Adrienne Lawler

Broadcaster Presenter BBC/SKY/ITV/CNN Live Events Facilitator. Adding measurable value and bottom-line impact

“Change is inevitable. Change is constant” said Benjamin Disraeli who lived from 1804 to 1881 and just a smidgen of research shows he was among many great minds to reflect on the importance of change throughout the ages.

Another famous Benjamin (Franklin) said “When you're finished changing, you're finished.” Whichever Benjamin you prefer, it seems abundantly clear that change will happen, whether you want it to or not. The only real choice any of us have is how we respond to it.

Quite naturally, we humans tend to think of ourselves and our loved ones when it comes to change while businesses tend to think of the micro or macroeconomics around the opportunities or challenges change will bring to their profitability.

This week, many are wondering what effect the outcome of the Referendum will mean for their business and by default, UK business as a whole. I would hazard a guess that the people suffering most sleepless nights are the HR Directors. In or out, the world has shrunk while the geography of the workforce has expanded exponentially but still need managing in terms of quality, probity, motivation and results. HR responsibilities will multiply significantly but not necessarily their resources. A perfect storm is brewing.

Remote working is no longer defined as sweatshops in Delhi but intelligence in Azerbaijan, the crossroads between Southwest Asia and Southeast Europe, or closer to home, bringing the workforce from Burnley down to Oxfordshire means new housing and schools but can the business afford to pay them to make a smooth transition?  If not, remote/virtual working becomes a necessity rather than a choice, creating an entirely different culture.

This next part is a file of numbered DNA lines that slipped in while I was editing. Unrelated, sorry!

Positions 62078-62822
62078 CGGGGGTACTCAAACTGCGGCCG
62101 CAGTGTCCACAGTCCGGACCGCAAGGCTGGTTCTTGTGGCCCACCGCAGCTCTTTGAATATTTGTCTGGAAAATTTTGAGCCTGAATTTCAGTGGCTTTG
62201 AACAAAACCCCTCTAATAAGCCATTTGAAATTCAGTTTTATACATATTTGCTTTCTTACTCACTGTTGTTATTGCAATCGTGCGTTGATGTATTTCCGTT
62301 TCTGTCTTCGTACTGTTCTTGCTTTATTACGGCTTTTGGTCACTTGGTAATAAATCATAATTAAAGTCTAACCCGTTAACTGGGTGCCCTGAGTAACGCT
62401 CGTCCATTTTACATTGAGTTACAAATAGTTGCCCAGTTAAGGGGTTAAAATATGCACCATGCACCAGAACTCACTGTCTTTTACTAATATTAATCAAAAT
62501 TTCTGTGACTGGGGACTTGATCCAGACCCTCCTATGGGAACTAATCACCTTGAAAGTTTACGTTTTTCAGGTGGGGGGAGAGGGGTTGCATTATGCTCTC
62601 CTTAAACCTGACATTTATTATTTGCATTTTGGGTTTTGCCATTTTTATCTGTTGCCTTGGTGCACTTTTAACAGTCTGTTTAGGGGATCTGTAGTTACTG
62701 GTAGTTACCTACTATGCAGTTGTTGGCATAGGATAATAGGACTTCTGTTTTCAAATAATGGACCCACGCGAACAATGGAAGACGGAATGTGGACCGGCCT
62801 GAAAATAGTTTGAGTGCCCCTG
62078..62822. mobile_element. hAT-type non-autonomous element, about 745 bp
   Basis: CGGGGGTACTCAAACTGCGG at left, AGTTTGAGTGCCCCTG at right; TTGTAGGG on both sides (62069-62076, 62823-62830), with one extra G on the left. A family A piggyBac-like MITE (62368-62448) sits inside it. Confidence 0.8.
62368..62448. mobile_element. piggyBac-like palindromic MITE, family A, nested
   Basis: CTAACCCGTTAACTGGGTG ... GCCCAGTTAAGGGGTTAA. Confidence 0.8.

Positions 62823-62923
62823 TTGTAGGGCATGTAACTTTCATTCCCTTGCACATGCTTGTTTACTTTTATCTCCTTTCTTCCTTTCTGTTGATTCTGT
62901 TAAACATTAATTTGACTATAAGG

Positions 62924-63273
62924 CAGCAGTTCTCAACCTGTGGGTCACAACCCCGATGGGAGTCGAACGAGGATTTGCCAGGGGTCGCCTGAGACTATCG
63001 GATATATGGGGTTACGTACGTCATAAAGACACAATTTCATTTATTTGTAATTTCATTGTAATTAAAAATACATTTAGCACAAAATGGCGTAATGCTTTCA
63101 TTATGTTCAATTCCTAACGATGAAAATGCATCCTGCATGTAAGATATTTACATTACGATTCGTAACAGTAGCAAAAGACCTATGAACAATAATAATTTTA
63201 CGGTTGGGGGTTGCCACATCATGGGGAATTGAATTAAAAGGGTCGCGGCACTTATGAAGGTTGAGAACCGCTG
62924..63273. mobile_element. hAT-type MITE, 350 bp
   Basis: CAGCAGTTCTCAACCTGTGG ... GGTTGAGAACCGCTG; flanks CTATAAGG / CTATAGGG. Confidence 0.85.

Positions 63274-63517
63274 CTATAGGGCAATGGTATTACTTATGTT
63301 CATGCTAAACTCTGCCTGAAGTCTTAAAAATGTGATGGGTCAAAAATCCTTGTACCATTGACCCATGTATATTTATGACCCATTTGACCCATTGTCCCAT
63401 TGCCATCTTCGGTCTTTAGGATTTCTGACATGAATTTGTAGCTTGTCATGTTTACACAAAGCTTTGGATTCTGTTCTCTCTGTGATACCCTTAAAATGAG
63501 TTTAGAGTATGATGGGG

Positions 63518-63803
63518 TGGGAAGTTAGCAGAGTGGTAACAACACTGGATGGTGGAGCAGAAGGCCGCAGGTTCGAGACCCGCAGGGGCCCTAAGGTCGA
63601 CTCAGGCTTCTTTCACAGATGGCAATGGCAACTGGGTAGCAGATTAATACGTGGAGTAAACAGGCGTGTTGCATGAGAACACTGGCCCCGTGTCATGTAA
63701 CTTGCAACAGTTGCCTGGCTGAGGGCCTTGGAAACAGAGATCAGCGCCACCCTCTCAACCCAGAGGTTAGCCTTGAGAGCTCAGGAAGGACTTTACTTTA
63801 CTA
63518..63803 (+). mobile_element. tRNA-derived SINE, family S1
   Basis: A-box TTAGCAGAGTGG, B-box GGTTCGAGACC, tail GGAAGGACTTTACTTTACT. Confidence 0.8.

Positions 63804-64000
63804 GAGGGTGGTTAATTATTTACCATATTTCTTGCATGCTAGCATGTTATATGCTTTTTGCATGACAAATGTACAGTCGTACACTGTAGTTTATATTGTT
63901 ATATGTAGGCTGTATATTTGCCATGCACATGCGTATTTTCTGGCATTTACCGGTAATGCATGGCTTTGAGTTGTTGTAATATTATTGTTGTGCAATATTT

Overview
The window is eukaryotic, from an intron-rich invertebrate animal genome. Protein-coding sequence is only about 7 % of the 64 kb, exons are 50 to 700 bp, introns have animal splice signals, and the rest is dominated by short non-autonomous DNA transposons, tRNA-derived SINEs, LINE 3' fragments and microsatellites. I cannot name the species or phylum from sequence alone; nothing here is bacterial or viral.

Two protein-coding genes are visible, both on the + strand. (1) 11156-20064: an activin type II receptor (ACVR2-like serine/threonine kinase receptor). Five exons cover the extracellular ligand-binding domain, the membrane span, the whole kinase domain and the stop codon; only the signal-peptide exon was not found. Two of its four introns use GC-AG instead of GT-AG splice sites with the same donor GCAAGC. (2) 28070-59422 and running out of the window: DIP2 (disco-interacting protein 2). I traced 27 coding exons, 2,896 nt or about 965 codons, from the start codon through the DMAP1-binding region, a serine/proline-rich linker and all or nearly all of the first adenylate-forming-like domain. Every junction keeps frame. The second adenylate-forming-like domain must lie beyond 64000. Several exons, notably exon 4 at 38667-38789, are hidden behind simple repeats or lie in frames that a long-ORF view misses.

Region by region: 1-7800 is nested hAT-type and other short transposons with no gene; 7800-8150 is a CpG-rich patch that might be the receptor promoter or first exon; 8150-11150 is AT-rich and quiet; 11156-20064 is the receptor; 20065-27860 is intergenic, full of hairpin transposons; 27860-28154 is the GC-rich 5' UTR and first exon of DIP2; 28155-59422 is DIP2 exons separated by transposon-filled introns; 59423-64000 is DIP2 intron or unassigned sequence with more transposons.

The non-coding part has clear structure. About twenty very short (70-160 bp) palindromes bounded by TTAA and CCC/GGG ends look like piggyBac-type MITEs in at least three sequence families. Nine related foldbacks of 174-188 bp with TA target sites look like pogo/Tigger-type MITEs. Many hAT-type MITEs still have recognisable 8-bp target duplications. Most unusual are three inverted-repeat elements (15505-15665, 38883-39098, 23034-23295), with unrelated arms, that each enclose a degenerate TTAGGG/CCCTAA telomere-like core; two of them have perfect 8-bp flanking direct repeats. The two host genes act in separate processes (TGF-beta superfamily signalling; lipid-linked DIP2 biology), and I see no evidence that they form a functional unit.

Even though it may well be the CEO or MD who makes the final decision about how to outsource the workforce, they themselves may have to learn a new level of trust ie key staff are not necessarily sitting at desks outside their door but two hundred miles away.

So what changes does a company need to make in order to  manage that new reality successfully? What size of company does this effect and how much will it add to the bottom line of UK business? Which new markets provide access to larger markets like China & India or will it affect the home market, wherever that is? What resources are open to support us all through these changes and does Government care enough to put its money where its mouth is?

I can honestly say I’ll be as interested to find out the answers as the audience at this timely event in Sept looking at The Future of Work. Gulp.

 

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